This game-like activity demonstrates the weaknesses and strengths of differing operations layouts. Briefly, the game requires students to design a layout through which a simple object constructed of Lego can be produced. The object is produced through a sequence of stations. A transformation activity occurs at each station. The game comprises four steps and two phases.
In Step 1, the tutor provides material and explains the activity. In Step 2, students prepare for play by constructing a sequence of stations through which material flows, aggregates, and changes form on its way to becoming the finalised product. This is Creative Element 1: initial layout configuration.
Play begins in Phase 1 (Step 3). During rounds of play, teams can reconfigure their designs freely, ideally employing learning from previous lectures. Creative Element 1 thus continues throughout Phase 1. After three or four rounds, the tutor halts play and tallies each team’s productivity. Phase 2 then begins.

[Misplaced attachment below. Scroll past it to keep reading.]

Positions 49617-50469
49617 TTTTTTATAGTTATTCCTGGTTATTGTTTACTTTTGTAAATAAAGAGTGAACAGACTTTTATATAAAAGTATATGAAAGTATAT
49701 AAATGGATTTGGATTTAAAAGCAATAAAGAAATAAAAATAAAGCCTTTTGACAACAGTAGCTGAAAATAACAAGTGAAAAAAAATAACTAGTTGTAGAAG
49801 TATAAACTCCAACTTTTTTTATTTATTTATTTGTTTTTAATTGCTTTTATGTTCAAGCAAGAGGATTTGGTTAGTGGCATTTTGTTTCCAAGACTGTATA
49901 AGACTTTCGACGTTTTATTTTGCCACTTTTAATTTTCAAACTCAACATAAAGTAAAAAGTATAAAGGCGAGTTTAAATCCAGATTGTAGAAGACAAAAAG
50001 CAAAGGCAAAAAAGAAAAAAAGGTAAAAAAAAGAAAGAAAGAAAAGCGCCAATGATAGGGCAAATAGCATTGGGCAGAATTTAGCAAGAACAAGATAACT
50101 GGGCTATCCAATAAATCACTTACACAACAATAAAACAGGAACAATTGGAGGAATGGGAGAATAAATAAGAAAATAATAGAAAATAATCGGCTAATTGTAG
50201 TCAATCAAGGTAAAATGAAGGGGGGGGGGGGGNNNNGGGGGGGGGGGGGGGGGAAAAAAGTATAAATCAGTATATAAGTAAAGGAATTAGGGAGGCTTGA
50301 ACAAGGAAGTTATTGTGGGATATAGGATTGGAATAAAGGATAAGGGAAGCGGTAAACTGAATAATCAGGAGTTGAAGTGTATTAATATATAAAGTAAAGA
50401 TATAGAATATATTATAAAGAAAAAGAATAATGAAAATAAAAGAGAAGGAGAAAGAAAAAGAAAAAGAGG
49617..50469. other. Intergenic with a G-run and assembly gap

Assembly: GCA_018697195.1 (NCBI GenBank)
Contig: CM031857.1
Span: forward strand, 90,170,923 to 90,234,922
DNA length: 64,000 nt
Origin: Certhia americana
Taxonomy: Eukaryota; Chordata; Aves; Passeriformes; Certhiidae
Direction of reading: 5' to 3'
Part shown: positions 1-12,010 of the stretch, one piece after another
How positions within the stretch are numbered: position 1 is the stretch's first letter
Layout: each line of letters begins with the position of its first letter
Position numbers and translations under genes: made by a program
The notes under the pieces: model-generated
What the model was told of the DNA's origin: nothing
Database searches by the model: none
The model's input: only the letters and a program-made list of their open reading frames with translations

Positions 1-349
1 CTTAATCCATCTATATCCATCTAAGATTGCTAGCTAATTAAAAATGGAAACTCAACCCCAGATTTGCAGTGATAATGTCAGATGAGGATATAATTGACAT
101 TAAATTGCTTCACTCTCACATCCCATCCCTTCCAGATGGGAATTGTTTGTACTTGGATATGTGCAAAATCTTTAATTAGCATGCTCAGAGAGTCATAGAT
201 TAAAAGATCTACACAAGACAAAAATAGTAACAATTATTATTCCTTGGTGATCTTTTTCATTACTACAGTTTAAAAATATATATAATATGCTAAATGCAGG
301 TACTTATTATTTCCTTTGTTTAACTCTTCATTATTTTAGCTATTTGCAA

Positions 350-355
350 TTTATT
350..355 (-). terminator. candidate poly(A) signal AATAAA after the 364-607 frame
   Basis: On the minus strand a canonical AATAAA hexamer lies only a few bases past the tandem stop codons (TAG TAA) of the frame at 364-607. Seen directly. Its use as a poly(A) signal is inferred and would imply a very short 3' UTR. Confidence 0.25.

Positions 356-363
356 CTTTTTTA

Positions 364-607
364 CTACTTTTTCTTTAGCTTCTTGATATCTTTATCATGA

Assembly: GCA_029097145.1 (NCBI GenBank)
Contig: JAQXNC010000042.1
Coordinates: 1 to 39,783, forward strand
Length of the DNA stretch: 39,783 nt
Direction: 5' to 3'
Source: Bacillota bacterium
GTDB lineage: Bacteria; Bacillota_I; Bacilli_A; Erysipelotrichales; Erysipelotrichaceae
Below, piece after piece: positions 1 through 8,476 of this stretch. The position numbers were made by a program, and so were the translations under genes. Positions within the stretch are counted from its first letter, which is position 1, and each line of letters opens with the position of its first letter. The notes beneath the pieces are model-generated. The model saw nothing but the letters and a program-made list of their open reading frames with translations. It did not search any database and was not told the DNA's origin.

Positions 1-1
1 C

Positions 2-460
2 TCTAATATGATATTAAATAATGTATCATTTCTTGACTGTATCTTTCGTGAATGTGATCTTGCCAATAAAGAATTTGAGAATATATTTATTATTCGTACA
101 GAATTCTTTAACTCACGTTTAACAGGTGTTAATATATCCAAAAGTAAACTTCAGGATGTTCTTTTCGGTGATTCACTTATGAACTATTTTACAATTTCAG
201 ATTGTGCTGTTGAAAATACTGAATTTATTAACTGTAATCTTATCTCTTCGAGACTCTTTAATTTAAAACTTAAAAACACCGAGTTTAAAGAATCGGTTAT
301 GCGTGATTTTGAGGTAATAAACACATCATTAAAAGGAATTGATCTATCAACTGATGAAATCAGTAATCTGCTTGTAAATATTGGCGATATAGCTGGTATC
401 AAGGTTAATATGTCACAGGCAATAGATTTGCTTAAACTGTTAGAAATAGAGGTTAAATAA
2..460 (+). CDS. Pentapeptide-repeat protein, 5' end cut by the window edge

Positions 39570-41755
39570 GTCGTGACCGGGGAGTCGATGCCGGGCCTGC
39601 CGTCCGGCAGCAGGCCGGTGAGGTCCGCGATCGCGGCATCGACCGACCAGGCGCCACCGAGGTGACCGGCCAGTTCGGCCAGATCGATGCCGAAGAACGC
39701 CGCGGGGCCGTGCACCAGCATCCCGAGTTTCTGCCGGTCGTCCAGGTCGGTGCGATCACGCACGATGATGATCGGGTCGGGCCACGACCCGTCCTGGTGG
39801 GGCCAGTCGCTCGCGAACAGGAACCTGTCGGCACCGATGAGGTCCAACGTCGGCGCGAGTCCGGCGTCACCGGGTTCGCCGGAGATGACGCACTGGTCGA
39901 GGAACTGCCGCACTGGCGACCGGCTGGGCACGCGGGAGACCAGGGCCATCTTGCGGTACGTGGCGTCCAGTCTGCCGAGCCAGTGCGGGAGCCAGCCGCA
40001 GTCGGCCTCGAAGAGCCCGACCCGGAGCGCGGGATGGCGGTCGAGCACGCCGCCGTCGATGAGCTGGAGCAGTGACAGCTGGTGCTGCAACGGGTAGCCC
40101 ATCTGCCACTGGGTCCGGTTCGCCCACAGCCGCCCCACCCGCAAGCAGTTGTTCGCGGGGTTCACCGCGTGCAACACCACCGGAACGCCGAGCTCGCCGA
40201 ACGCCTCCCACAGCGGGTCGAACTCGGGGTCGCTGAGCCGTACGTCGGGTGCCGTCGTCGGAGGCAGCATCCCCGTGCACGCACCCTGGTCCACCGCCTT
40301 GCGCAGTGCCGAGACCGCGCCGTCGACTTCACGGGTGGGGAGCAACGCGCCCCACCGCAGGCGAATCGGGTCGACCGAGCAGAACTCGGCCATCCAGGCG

In Phase 2 (Step 4), the tutor introduces multifunction workstations, alternative supply arrangements, and other new options. Students can select freely from these to modify their layouts for improved efficiency. This is Creative Element 2: layout reconfiguration using new options.
At the end of several rounds of play, teams report their performance improvement vis-à-vis the first round. The tutor may declare an absolute winner (based on payment for products completed and/or minimum system waste, for example).
The Layout Game: A Reflective and Creative Assignment
Creative Element 3 occurs during the assignment. The assignment has three parts:
- Reflect on the problems and positives experienced during Phase 1: discuss the constraints observed.
- Reflect on Phase 2: analyse the nature of the efficiency gains observed during Phase 2, after the changes were applied.
- Create and explain (drawing on theory if necessary) an ideal The best reports will demonstrate how layout efficiency is influenced by workstation functionality and supply arrangements. Students can choose to demonstrate their ideal layout by any means: a video demonstration of Lego and paper (i.e. the format used in the original game), PowerPoint animation, 3D models (virtual or Lego), drawings and/or diagrams, flowchart, human re-enactment, mock-up life-size props, or any other method.